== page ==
“We are living it, and it is gaining force.”


It would be hard for most Americans to look around and conclude that we are in the middle of an historic shift in our energy sector. Gas-powered cars still dominate the roads, most of us don't own a solar PV system, and more than 70 percent of homes still rely on 100-year-old incandescent light bulbs.


But within the energy industry, there are major improvements in the economics of renewables, electric vehicles and lighting that are accelerating an increasingly rapid shift in certain sectors.


A new report from the Department of Energy report lays out some of these advances in wind, solar PV, LED lighting and electric vehicles throughout the U.S. They're worth a look.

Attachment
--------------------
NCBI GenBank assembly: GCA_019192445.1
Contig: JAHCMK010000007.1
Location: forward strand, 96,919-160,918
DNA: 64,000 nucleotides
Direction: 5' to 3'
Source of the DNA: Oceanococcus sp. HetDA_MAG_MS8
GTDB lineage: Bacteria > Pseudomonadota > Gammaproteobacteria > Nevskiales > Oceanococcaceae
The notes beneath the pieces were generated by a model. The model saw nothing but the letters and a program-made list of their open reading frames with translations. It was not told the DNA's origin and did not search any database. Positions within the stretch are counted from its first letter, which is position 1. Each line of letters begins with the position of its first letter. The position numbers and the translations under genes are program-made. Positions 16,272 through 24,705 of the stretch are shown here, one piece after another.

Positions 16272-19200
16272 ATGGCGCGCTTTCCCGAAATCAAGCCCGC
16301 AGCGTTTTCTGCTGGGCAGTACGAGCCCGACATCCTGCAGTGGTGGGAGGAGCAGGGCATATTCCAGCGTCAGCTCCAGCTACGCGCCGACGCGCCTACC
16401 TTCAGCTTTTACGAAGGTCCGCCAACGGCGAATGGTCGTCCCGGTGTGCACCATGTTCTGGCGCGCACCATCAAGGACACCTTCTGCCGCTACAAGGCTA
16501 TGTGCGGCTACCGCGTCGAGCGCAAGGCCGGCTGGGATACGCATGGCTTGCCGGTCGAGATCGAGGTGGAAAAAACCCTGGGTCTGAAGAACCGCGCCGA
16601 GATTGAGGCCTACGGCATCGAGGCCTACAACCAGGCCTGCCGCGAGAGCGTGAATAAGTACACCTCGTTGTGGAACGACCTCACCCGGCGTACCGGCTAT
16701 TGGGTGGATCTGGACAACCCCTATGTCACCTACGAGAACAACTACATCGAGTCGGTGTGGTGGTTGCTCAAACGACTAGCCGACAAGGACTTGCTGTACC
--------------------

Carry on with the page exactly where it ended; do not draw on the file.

Framing these trends as proof that the "clean energy economy" is now upon us would be a stretch. If anything, it shows how much experience an industry needs to bring down costs. But these are signs that some pretty big changes are underway in the energy industry -- and Americans are increasingly going to see these changes not just in colorful charts, but in their neighborhoods.


"The trends in each sector show that the historic shift to a cleaner, more domestic and more secure energy future is not some far away goal. We are living it, and it is gaining force," conclude the authors of the DOE report.

Daniel LaLiberte's insight:

All the charts show the same kind of trend, with costs falling fairly regularly, while deployment rises exponentially.  What's not shown here is the competition, which we should expect to drop exponentially once a threshold is reached where they can no longer compete and the clean alternatives take over.